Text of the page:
According to an example embodiment, the DM-RS port for DM-RS based transmission may be not restricted to port-7. As such, other DM-RS ports may also used such as port-5, port-{8, 9, 10, . . . , 14}. Additionally, to support multi-user MIMO, the DNI-RS port may be indicated by PDCCH and/or higher layers.

In a further embodiment, both CRS-based and DMRS-based transmission modes may be used for a device such as an MTC device and configured by a DCI format. Also, the transmission scheme may be configured by a higher layer such that if a CRS-based transmission scheme may be configured, a device such as an MTC device may monitors DCI format 1A, otherwise DCI format 1 may be monitored to reduce the blind detection trials. Such an embodiment may be configured according to the table in FIG. 44 where PDCCH and PDSCH may be configured by device or MTC-RNTI (e.g. CRS/DMRS-based).

PDCCH and/or PDSCH reception may also be provided and/or used. For example, a device such as an MTC device may receive a specific CCE aggregation level for its PDCCH blind detection. According to an embodiment (e.g. Rel-8), the CCE aggregation level may be {1, 2, 4, 8} and a device may attempts CCE aggregation levels for the PDCCH detection thereby increasing the blind decoding complexity. To minimize the PDCCH decoding complexity, in one embodiment, an eNB may configure a specific CCE aggregation level and/or a subset of CCE aggregation level for the device or MTC device. Hence, a device such as an MTC device may monitor the designated CCE aggregation level resulting in reduced decoding complexity. Furthermore, the CCE aggregation level may be tied to the subframe index. This alternative method may support various coverage without blind detection by defining subframe specific CCE aggregation level. For example, a device such as an MTC device may monitor CCE aggregation level 1 in the subframe n and CCE aggregation level 2 in the subframe n+1 and so forth. As such, the PDCCH coverage may be defined according to the subframe index. The subframe transmitting larger CCE aggregation level such as 4 and 8 may provide better PDCCH coverage.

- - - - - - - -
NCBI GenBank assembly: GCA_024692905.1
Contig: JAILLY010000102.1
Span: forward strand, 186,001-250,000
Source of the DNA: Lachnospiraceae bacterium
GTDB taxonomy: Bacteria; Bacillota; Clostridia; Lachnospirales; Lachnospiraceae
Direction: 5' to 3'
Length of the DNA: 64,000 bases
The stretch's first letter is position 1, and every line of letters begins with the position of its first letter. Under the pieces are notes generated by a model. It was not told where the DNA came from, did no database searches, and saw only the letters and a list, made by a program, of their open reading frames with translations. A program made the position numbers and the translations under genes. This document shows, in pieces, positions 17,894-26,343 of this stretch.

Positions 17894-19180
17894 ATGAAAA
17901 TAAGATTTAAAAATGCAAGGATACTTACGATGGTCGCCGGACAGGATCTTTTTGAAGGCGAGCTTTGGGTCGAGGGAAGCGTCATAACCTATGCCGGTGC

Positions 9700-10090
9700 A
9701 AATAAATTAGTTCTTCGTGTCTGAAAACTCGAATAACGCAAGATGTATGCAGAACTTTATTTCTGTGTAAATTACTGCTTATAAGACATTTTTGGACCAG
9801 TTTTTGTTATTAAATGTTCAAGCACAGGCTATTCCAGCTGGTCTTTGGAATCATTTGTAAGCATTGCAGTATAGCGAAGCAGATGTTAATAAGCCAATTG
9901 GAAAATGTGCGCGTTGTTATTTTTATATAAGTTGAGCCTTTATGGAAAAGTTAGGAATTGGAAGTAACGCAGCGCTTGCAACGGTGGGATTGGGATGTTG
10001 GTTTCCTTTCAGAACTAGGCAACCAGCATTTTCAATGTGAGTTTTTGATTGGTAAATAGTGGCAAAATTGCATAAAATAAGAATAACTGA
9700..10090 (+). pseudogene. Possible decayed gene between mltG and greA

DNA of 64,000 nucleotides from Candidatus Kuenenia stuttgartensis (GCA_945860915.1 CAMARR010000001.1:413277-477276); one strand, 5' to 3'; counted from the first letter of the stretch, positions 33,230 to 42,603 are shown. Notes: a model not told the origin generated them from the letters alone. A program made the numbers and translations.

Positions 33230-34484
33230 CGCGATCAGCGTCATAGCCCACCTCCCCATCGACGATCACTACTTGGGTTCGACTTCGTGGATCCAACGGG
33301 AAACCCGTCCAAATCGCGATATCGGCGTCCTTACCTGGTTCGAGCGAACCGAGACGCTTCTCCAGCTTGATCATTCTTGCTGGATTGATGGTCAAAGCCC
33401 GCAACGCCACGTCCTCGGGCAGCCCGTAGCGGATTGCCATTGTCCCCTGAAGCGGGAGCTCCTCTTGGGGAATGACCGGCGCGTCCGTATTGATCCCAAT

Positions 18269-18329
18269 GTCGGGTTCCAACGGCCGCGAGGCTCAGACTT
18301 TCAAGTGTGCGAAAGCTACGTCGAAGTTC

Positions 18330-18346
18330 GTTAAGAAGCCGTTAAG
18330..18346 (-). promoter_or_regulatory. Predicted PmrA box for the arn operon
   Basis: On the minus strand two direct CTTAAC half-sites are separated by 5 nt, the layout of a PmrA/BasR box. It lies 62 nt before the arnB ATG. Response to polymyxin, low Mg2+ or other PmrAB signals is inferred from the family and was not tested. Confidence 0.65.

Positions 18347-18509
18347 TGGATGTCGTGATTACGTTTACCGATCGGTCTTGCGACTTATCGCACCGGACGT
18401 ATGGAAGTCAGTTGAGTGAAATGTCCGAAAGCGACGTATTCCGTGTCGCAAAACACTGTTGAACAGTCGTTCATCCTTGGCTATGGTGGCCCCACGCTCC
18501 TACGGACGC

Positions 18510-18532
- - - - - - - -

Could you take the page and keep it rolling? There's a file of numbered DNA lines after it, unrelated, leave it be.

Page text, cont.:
In example embodiments, the CCE aggregation level may be tied with the subframe index using one or more of the following techniques. The CCE aggregation level for the PDCCH configured with MTC-RNTI may be defined according the subframe index in cell-specific manner. In this method, broadcasting channel may be used for the CCE aggregation level information or the CCE aggregation level may be predefined. Additionally, the CCE aggregation level for the PDCCH configured with MTC-RNTI may be defined in a device or UE-specific manner via higher layer signaling. The CCE aggregation level for the PDCCH configured with MTC-RNTI may be implicitly indicated by the device or MTC-RNTI. According to an example embodiment, the device or MTC-RNTI value being within a specific range may imply the CCE aggregation level. An example embodiment of the subframe specific CCE aggregation level may be depicted in FIG. 45.

A device such as an MTC device may receive the corresponding PDSCH in the subframe n+k upon which the device or MTC may receive PDCCH the subframe n. The k can be defined as a positive integer number including 1, 2, 3, and 4. In this embodiment, the device or MTC device may assume that there may be no PDCCH for the device or MTC device in the subframe n+1. This may relax the receiver processing time for PDCSCH reception. In addition, a device such as an MTC device may assume that the PDSCH may span multiple subframes in the same resource blocks.

Additionally, in embodiments, burst based semi-persistent scheduling may be used and/or provided as described herein. For example, a device such as an MTC device may have burst traffic in which the device may wake up for a short time period and may report the information within the given time. The physical resource in time frequency domain may be defined via higher layer signaling and the PDCCH configured by a device or MTC-RNTI may trigger the burst traffic transmitting and/or receiving until another PDCCH configured by a device or MTC-RNTI may release the resources. Because the time/frequency resources for each device may allocated frond a higher layer, the triggering PDCCH may be shared with multiple devices.

As described herein, a new DCI format for the trigger and/or release of physical resources may be defined in one embodiment. For example, DCI format 3B may be defined for a device or MTC command in which the state ‘0’ may imply triggering and ‘1’ may imply release the resources, or vice-versa. In the DCI format 3B, multiple device or MTC command bits may be included such that an independent bit for each device may be allocated, thus, allowing a flexible device specific trigger and/or release.